remember that quite clearly. At the time quite a few trucks alongside. I don’t think it was aiming at our gun. I think we just happened to be near where the bomb fell. I think it was aiming for the vehicles on the road and one belonged to an English officer in a rifle brigade who gave us a demi-john of rum and about six bottles of beer,
meat and vegetable stew and a book of poetry. I think, from memory it was a Shakespeare play and his cap. So I remember that quite well. And the gun position officer said later that I told him, “That was the loudest noise I ever heard.” I still remember that quite clearly.
At the time it wasn’t easy to go to sea because it was the tail end of the Depression and not many ships needed crews. I very nearly went in the Swedish ship just before the war. The mate said, “Go to the customs house.”
who apparently, they handled passports at that time, to get a passport. So I marched into the customs house and said to the fellow, “I’d like a passport please.” And I said, “How long will that take?” And he said, “About three weeks.” I said: “The ship’s sailing tonight; I’d like it now if I can have it.” He said, “Well you won’t be sailing tonight.” So I joined the army instead.
That was in about August ‘39.
died and my aunt gave me my uncle’s twelve foot sailing boat. We also had king canoes and friends of mine lived across the street and their grandfather lived up the street with a rowing boat. Across the road there was an empty paddock and we played football and cricket there on every occasion. Arthur Morris, who later became one of Australia’s most famous
opening batsmen, lived up the road. So he was a mad keen cricketer at the time so we played every afternoon after school. We would get home at about a quarter past five from Newcastle. Immediately we were playing cricket until it was dark. We swam all summer. I sailed in sixteen footers and VJs and yachts.
It was just a wonderful life. Following the Toronto football team. I used to run up and down. I ran as far as the players, running up and down, screaming my head off. So it was a great life.
You mentioned your father was a Boer War veteran. Had he ever spoken to you about it?
Yes. Quite a bit. The only tale I really remember now was he went to South Africa. Not in the army. He joined the Imperial Light Infantry, it was a British unit, in South Africa and he said they pulled a sixty pound gun that fired a sixty pound shell.
Hauled it up the top of a hill and the royal artillery fired one shot and the wheels fell off. One of his stories. And I still have a couple of letters that he wrote from there.
suffered greatly. I had a choice. When I was on afternoon shift, I had the choice of catching the tram out to Tighes Hill and listening to a lecture which I wasn’t terribly interested in or going down to the beach with a couple of mates. And a couple of girls would be down there. And beers at the Grand Hotel on the way home,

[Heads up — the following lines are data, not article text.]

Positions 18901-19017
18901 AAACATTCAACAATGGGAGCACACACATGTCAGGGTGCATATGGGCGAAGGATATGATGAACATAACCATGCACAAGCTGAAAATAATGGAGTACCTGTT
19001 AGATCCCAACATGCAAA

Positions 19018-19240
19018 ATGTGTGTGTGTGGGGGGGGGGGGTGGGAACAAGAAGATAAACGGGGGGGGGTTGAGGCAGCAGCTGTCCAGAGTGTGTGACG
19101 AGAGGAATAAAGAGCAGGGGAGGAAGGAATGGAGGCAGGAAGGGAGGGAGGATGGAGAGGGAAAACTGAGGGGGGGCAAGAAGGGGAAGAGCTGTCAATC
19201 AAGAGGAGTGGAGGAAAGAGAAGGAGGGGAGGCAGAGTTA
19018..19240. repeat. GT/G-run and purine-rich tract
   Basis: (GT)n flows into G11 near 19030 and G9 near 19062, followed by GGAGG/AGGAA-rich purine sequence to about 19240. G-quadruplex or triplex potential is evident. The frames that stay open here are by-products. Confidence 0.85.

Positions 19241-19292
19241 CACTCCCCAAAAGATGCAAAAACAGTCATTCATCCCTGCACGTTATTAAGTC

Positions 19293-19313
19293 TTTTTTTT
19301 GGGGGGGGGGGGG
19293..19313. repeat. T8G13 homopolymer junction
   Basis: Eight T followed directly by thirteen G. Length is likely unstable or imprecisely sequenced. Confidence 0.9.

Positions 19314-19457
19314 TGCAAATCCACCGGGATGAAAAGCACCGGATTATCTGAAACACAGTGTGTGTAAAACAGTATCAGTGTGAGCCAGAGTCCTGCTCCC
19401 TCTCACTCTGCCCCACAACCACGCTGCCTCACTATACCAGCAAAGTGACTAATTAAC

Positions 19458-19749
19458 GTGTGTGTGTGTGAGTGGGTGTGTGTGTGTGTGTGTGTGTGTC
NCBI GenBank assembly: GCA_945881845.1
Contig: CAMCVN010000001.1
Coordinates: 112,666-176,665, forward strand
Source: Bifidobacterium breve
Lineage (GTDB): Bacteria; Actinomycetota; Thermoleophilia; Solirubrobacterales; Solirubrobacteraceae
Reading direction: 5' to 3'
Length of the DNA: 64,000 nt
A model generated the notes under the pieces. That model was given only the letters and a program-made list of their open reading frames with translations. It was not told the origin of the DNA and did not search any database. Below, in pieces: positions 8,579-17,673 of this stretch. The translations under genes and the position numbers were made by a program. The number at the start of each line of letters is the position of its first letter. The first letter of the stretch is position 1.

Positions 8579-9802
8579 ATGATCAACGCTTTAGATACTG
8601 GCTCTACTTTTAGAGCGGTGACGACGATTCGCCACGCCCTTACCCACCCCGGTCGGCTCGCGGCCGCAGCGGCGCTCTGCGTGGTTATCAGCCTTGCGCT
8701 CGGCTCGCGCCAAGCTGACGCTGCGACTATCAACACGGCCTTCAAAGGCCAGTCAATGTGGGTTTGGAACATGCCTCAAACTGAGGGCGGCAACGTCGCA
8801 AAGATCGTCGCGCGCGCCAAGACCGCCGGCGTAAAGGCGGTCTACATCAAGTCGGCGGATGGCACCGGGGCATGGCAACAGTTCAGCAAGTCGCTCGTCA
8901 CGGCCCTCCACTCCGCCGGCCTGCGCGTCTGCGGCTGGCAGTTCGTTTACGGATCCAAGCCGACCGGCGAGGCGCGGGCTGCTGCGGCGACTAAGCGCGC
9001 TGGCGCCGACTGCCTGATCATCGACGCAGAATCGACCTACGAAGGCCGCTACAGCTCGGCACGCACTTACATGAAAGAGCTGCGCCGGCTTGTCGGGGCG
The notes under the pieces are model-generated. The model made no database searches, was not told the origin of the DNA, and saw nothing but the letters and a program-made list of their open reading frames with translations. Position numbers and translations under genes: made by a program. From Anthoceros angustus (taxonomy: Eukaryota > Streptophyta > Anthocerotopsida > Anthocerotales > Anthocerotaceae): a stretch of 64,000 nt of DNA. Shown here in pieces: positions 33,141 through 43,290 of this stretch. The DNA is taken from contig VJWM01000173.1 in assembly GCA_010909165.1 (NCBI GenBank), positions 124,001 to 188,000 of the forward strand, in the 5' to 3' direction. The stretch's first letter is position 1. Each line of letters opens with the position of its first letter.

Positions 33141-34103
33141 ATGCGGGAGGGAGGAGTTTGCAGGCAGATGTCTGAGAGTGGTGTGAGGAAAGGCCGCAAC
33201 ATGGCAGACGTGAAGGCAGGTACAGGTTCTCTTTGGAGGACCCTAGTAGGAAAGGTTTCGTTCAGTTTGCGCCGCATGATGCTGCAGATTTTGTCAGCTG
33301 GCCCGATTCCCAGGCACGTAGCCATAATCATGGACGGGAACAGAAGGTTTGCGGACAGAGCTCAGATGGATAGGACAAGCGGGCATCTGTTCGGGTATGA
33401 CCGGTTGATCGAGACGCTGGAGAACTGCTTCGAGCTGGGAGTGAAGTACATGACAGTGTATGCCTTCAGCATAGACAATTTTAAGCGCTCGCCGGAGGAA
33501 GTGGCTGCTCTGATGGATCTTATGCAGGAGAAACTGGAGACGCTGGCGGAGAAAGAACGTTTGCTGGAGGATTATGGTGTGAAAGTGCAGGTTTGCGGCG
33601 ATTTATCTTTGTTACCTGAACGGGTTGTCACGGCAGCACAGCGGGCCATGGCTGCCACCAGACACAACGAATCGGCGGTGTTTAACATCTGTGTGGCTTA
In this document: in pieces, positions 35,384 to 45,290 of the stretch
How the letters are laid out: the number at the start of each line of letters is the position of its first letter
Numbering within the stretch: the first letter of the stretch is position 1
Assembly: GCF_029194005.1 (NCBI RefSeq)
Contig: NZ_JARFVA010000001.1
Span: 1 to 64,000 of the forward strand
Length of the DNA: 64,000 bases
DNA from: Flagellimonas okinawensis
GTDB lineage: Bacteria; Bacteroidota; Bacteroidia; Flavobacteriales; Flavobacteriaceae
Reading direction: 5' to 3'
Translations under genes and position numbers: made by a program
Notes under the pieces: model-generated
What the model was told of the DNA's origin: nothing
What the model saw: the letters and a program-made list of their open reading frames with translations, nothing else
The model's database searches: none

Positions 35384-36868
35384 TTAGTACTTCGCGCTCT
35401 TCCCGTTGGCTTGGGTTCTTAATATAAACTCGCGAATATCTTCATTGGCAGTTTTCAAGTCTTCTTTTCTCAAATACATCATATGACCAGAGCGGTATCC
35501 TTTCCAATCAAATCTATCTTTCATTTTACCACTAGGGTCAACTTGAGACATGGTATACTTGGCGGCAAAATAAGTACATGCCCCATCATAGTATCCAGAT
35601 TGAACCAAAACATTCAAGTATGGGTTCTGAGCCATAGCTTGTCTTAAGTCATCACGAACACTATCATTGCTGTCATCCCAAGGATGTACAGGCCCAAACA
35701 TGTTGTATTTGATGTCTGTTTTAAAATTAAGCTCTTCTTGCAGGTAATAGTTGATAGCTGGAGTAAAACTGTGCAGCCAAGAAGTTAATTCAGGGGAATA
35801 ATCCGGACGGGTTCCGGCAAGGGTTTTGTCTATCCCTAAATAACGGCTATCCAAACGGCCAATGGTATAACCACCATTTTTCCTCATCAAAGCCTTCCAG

have lunch and then go to work. And I thought that was much better than going to Newcastle Technical College. So I had to go to work to earn a few shillings so I could do that. So that wasn’t the main reason I joined the army.
I joined the army because at the time I was working on the same shift as a fellow named David Chaffey. His father was a member of New South Wales parliament and a friend of Billy Hughes, a member of federal parliament. And Billy Hughes was in charge of recruitment for the militia as it was called in those days and that was later the Citizen Military Forces and now the Army Reserve.
He suggested to Mr Chaffey that his son David joined the militia which did and when David joined quite a few of us in the laboratory joined too. So I was in the militia for several months before the war. And when the war started on one parade
we all lined up and somebody said, “Whoever wants to join the AIF [Australian Imperial Force] take one step forward.” And I took my step forward and I thought everybody else would and I was amazed that only a few did. So we then, we joined the army and I thought, “That’s what we joined the army for.”
people who are about to be soldiers to leave on the train. I mean they can spend all the morning in the pub with their friends and it was described in the official history as an uproarious troop train because everyone was half full [drunk]. We arrived at Ingleburn and we staggered, stumbled
up the hill. It was a mile and a half walk I suppose from Ingleburn station to Ingleburn camp. We arrived up there and we were lined up and the RSM [Regimental Sergeant Major] and the CO and two battery commanders were there. We were all lined up and the battery commanders went along said, “I’ll have you and you.” I forget exactly how they picked us and we finished up as we did in
the first battery or second battery. But there were nearly a hundred from Newcastle. Some finished up in the second battery and some finished up in the first battery. Just how we were allotted I forget but that was our first day.
And what of the military lifestyle are you now a part of?
Well I enjoyed that. It was good. I made some friends. I was in a troop, not with the friends that I came down from Newcastle with, that I knew from Newcastle, so I quickly made new friends. One from Newcastle. Some from Sydney. In no time